Additive Manufacturing

Additive manufacturing, also known as 3D printing, is a process for making parts by joining materials layer by layer. While formerly reserved mainly for producing sample or prototype parts, the technology has evolved over the years to enable manufacturers to make fully-functional composite production parts for automotive, aerospace, medical and a wide range of other markets. Additive manufacturing encompasses a range of technologies, among them laser sintering, fused deposition modeling, stereolithography and more. Additive manufacturing processes that use fiber reinforcement typically employ discontinuous fibers, although there are several technologies coming onto the market that allow the application of continuous fiber reinforcement.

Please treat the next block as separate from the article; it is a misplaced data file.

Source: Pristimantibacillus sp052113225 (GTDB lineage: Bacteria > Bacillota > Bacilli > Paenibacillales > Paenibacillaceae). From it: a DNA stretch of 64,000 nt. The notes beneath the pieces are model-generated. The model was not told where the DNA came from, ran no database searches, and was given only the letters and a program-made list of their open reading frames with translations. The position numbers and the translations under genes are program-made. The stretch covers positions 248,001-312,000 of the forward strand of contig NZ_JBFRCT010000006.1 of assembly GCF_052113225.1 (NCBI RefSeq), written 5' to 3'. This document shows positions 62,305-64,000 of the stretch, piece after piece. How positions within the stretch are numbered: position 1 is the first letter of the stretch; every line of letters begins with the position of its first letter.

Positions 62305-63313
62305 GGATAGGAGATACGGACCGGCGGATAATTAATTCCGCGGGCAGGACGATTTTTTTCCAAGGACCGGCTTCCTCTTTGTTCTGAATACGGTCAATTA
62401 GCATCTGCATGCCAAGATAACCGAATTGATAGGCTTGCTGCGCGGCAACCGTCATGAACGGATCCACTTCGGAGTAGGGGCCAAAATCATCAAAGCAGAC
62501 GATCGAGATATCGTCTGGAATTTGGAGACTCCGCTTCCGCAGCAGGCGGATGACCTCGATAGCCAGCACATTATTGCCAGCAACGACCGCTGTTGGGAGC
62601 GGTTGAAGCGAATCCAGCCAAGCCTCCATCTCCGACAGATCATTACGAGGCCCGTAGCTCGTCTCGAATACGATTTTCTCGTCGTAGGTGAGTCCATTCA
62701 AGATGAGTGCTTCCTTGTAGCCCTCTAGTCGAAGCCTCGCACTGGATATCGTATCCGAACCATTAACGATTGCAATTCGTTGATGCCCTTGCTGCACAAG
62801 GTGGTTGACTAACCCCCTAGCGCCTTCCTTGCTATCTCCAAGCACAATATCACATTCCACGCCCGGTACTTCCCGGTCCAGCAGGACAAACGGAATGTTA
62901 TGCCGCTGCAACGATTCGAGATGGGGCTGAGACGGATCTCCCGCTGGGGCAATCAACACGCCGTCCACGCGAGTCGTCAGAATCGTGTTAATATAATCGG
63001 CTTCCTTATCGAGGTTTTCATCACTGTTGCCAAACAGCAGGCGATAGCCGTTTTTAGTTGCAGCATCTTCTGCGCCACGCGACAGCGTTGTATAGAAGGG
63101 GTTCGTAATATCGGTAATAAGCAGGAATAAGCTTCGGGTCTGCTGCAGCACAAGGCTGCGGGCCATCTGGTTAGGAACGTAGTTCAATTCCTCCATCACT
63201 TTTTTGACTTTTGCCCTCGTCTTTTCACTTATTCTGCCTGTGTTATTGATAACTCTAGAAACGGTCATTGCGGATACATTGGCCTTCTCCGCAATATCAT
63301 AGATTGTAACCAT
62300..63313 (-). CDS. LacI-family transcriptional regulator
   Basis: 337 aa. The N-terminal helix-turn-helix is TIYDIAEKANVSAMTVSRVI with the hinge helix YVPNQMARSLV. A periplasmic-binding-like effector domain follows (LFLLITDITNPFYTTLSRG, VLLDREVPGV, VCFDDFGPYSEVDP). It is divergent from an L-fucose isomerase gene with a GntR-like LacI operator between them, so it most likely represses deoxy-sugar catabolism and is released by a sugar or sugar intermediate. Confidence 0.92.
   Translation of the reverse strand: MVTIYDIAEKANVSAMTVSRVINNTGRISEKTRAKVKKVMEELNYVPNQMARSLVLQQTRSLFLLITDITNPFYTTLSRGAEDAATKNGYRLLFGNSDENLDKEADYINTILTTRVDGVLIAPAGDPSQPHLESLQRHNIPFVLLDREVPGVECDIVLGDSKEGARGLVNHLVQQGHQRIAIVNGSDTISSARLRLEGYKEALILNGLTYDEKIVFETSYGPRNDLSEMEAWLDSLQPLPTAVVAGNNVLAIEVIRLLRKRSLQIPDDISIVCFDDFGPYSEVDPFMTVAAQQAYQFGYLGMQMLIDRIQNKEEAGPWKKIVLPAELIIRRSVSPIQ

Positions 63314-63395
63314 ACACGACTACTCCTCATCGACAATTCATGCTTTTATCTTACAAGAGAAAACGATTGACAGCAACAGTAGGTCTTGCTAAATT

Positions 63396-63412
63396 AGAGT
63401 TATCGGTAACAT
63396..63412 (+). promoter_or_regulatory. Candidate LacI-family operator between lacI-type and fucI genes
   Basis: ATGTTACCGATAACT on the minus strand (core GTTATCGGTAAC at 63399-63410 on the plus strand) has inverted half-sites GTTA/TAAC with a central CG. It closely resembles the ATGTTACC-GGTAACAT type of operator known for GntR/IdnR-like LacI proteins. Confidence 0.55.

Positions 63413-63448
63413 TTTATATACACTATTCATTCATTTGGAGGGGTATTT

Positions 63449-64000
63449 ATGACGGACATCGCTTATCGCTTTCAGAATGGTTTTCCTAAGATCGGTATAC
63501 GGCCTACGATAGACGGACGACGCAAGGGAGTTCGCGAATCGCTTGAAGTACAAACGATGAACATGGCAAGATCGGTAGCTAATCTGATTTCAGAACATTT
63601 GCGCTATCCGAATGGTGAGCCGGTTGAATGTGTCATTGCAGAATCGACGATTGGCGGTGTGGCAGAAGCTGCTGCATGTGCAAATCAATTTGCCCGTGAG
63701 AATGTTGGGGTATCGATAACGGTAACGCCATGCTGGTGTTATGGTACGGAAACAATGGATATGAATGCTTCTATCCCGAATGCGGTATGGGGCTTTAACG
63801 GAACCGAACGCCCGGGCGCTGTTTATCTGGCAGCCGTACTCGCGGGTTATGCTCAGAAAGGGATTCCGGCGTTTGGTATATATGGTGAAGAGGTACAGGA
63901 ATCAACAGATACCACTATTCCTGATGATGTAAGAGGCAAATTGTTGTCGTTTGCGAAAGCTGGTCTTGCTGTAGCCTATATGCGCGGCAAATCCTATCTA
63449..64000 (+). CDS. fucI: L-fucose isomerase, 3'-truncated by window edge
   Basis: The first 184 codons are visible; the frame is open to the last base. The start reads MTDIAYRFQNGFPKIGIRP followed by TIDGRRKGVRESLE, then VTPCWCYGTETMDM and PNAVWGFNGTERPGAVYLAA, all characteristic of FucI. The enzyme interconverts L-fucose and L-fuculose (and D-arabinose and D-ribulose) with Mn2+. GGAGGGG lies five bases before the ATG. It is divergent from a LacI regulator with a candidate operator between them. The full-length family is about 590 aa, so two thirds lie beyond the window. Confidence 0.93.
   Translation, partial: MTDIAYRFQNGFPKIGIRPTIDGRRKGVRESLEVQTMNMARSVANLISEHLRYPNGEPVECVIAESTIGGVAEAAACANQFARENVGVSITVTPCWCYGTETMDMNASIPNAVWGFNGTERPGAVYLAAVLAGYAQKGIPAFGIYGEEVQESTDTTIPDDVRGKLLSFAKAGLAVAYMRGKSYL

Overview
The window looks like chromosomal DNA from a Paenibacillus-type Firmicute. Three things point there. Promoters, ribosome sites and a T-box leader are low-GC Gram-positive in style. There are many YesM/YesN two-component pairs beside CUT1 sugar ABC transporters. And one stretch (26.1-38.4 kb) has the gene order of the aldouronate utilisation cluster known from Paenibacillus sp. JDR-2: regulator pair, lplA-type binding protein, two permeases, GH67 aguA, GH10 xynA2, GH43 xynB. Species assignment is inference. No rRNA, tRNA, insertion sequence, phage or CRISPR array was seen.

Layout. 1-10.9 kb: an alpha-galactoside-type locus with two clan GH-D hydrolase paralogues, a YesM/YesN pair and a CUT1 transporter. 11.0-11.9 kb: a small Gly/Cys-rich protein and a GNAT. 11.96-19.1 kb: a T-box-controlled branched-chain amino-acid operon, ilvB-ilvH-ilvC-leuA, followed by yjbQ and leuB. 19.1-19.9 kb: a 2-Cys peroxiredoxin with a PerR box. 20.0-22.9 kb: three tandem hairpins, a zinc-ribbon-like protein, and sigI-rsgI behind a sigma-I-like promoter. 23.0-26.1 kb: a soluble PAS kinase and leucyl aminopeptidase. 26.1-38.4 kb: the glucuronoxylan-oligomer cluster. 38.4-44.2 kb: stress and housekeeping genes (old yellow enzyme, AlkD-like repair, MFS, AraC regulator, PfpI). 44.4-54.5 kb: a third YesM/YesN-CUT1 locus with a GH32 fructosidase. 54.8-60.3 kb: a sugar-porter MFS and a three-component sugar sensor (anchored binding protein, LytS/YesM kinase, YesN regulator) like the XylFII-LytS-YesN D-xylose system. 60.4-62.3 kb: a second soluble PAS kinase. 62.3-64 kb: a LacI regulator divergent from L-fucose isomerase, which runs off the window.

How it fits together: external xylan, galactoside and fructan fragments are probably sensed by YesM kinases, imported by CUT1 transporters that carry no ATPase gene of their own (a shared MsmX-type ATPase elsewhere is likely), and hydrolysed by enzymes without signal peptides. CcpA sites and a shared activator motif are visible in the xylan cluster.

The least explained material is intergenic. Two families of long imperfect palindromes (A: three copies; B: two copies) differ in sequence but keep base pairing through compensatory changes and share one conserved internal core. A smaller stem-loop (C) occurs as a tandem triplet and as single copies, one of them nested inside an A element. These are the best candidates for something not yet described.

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Article

Accelerating materials insertion: Where do virtual allowables fit?

In the quest to reduce the time and cost for aerocomposite design allowables development, will conventional physical testing and virtual testing go head-to-head or work side-by-side?

Article

Automation: Robots taking off in commercial aircraft

Will this affordable and versatile class of multiaxis manufacturing hardware and software drivers enable airframers to reduce costs and speed deliveries?

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Flame-retardant composite developed for additive manufacturing

CRP Technology’s Windform FR1 is a carbon fiber-filled flame retardant material for use with laser sintering.